Never Heard of Googlebot?

Well, that’s not a big problem because this blog post will do its best to familiarize you with this SEO terminology right away. However, don’t get alarmed about certain other terminologies that may crop up here to help you know more about Googlebot. To begin with, Googlebot is nothing but the search bot software (used by Google) to collect documents from the web to build a searchable index for its own Search engine.

An Internet bot, which is also called web robot, WWW robot or just ‘bot’ is a software application, as earlier mentioned, that performs automated and often repetitive tasks at a remarkably high speed unattainable by human beings. Nevertheless, bots are mostly used in web spidering or web crawling where an automated script retrieves or more technically ‘fetches’, analyzes as also files information from web servers within the twinkling of a second. In such cases, however, each server is allotted a file that is called robots.txt, carrying rules for the spidering or crawling of that server the bot is made to confront. Now that you have got the first hand knowledge about bot or web robot, we might as well proceed to the next part of our Googlebot introduction program.

To put it bluntly, Googlebot is Google’s web crawling bot where crawling is the course through which Googlebot finds out new and updated pages that are to be added to the Google index. Of course, Googlebot uses an algorithmic process, while computer programs determine the particular sites to crawl, how often to do that as also the number of pages to ‘fetch’ from each website.  However, Googlebot’s crawl system starts with a list of webpage URLs, created from earlier crawls that are enhanced with Sitemap data supplied by webmasters. Since Goglebot touches each of these websites, it can detect links (SRC and HREF) on each page while adding these to its list of pages to crawl new sites or changes to current sites, while dead links are noted and utilized for updating Google index.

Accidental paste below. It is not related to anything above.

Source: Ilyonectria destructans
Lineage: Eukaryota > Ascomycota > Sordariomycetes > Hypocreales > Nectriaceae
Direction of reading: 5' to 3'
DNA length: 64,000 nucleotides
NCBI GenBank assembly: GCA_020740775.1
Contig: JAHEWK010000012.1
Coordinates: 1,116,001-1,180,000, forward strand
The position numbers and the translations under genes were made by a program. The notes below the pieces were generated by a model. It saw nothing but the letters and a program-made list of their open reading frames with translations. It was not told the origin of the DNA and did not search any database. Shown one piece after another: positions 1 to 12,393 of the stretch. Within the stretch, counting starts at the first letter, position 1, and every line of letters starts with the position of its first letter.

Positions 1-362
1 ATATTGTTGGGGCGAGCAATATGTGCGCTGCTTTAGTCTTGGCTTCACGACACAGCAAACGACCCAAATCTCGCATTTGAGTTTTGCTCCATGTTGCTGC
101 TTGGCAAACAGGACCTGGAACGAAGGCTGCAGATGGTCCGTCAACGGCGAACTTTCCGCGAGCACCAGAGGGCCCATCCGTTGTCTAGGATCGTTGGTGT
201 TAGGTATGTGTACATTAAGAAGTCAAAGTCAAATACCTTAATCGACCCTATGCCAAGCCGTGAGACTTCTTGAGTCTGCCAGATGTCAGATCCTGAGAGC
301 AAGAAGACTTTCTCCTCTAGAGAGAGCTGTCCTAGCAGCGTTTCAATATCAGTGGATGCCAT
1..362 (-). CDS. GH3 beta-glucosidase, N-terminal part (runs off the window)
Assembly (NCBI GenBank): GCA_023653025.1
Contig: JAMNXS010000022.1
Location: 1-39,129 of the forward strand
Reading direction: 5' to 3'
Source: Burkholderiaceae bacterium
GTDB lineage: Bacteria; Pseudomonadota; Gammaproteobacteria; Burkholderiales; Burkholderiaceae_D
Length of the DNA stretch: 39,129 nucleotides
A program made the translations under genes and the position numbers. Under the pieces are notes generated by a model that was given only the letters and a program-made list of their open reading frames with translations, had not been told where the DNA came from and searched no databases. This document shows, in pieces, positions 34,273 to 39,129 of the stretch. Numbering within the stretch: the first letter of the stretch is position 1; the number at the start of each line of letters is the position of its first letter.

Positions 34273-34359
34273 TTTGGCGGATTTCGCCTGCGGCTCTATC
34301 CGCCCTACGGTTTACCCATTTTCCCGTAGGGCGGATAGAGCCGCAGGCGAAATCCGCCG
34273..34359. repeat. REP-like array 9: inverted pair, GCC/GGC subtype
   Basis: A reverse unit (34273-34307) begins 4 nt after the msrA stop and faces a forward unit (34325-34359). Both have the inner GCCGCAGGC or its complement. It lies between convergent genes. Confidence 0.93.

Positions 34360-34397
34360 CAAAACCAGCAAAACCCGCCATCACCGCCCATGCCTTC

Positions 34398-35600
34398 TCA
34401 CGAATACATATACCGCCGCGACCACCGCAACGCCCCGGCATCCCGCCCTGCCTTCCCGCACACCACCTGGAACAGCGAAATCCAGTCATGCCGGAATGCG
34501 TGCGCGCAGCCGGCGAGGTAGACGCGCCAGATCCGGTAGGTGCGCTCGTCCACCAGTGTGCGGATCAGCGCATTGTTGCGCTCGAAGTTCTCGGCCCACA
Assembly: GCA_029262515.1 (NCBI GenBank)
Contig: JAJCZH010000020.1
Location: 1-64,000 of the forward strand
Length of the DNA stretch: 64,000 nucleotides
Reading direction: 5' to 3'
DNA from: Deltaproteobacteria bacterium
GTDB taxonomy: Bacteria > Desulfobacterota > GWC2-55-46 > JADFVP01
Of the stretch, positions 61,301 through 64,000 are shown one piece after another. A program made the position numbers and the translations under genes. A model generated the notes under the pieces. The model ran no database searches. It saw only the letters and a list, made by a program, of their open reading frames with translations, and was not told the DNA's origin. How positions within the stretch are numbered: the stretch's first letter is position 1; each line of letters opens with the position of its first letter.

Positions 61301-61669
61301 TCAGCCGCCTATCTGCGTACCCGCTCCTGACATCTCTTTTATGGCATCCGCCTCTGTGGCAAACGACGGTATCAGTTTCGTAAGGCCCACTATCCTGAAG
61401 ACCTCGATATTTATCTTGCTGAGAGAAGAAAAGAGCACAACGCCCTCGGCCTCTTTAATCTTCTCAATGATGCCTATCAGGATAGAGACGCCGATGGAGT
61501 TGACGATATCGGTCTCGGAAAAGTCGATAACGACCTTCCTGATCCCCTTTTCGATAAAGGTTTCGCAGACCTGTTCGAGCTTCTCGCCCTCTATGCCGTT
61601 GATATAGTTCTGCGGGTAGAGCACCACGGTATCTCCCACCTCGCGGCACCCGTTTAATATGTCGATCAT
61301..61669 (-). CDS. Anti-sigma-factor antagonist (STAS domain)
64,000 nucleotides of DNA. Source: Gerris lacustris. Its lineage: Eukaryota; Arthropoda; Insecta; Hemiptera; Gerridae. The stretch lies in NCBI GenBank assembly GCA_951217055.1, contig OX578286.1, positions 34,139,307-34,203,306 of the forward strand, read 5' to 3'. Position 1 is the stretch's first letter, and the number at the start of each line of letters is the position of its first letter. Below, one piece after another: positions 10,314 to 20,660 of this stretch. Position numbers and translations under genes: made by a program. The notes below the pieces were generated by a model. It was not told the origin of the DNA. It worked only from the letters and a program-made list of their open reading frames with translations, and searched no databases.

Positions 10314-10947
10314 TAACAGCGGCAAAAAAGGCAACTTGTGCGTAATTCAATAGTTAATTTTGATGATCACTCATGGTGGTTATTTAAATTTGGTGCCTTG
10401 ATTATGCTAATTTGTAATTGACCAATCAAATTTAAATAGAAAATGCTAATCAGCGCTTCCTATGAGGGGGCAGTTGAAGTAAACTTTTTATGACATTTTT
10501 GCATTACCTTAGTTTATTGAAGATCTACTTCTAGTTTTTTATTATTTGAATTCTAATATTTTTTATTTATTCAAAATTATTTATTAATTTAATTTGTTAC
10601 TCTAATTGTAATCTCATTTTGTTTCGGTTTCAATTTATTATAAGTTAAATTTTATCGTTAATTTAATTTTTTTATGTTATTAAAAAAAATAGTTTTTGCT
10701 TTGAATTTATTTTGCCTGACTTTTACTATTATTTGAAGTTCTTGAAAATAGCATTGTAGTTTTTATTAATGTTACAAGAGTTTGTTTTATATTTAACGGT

What Google’s Matt Cutts Says About Googlebot

One of the most tenacious blackhat webspam techniques we continue to see is hacked sites. I wanted to remind site owners that our free “Fetch as Google Tool”can be a really helpful way to see whether you’ve successfully cleaned up a hacked site.For example, recently a well-known musician’s website was hacked. The management firm for the musician wrote in to say that the site was clean now. Here’s the reply I sent back:

Unfortunately when our engineers checked this morning, the site was still hacked. I know the page looks clean to you, but when we send Googlebot to fetch www.[domain].com this morning, we see<title>Generic synthroid bad you :: Canadian Pharmacy</title> on the page. What the hackers are doing is sneaky but unfortunately pretty common. When you surf directly to the website, you see normal content. But when a search engine (or a visitor from a search engine) visits the website, they see hacked drug-related content. The reason that the hackers do it this way is so that the hacked content is harder to find/remove and so that hacked content stays up longer.

The fix in this case is to go deeper to clean the hack out of your system. See for some tips on how to do this, but every website is different.One important tool Google provides to help in assessing whether a site is cleaned up is our “Fetch as Googlebot” feature in our free webmaster console at . That tool lets you actually send Googlebot to your website and see exactly what we see when we fetch the page. That tool would have let you known that the website was still hacked.I hope that helps give an idea of where to go next.Something I love about “Fetch as Googlebot” is that it’s self-service–you don’t even need to talk to anyone at Google to diagnose whether your hacked site looks clean.